For people who have the priviledge and the luxury to stay home throughout this pandemic (and both of those things are a priviledge and a luxury) why is that not enough? Why this need to control other's behaviour to the point of disallowing them from going to a gym, library, church, to sing in front of an audience, or even to visit other people in their private family resdences? Yet somehow, to the stay-at-home crowd, it's comlpetely acceptable for someone else to expose themselves to covid and take on the occupational hazards of delivering items to them because the stay-at-home crowd is too afraid to leave the house? That hypocrisy sickens me, and the stay-at-home crowd has the gall to claim that people who want to live their lives as we did pre-pandemic are the selfish ones?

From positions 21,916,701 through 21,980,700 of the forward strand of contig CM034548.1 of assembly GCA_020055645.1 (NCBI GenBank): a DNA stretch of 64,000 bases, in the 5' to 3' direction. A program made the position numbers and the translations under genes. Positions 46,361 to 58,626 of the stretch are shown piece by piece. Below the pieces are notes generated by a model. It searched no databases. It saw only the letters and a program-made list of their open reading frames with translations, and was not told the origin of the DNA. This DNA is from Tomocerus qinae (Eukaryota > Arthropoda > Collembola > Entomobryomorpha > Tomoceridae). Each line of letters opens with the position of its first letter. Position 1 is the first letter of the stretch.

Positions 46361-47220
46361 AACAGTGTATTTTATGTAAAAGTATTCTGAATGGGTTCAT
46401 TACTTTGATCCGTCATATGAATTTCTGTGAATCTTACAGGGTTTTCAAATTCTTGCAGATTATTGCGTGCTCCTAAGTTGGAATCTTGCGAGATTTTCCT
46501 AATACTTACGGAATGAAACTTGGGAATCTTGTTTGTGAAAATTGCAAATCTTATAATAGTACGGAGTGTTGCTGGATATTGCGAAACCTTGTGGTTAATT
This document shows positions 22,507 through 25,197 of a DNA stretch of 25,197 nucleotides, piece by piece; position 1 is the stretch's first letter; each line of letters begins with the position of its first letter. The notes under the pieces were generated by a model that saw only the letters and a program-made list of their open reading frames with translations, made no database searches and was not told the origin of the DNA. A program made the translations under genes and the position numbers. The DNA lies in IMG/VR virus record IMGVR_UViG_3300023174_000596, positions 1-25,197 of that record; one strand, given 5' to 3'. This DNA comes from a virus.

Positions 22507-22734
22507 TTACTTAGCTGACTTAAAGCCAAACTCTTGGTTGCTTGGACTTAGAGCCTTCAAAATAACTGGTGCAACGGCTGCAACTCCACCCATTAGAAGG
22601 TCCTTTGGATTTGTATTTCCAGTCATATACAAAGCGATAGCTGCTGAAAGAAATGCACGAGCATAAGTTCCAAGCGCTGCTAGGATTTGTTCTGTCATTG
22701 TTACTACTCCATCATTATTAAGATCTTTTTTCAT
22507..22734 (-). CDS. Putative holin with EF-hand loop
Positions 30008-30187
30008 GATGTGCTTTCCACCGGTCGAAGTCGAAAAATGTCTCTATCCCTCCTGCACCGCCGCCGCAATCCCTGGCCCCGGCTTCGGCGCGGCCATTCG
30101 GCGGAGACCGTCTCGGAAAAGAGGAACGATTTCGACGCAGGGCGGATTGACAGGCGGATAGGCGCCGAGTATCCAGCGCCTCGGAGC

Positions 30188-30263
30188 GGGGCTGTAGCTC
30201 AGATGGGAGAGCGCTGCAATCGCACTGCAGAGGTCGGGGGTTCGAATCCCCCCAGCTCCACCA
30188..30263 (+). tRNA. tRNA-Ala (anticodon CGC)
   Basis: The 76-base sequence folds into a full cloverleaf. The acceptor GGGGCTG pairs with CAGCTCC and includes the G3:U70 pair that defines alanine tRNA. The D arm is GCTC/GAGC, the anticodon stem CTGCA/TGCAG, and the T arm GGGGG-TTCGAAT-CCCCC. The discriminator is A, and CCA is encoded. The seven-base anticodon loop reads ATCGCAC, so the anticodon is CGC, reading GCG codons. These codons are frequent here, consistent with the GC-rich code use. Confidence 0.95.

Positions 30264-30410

He could not, in that case, take a job delivering meals or groceries since both those jobs require a cellphone.

Aristotleded24

Bacchus wrote:

Aristotleded24 wrote:

Bacchus wrote:

Aristotleded24 wrote:

Bacchus wrote:
Buy a computer or the business should supply one like my kids school and my office did for those that needed it

1) How is someone who doesn't have a job supposed to get the computer, espeically if they are struggling to put food on the table?

2) You think businesses that are out to make money are going to go to the expense to provide computers for their employees, especially if enough of the population has their own computers to choose from that the businesses don't have to worry about people who don't?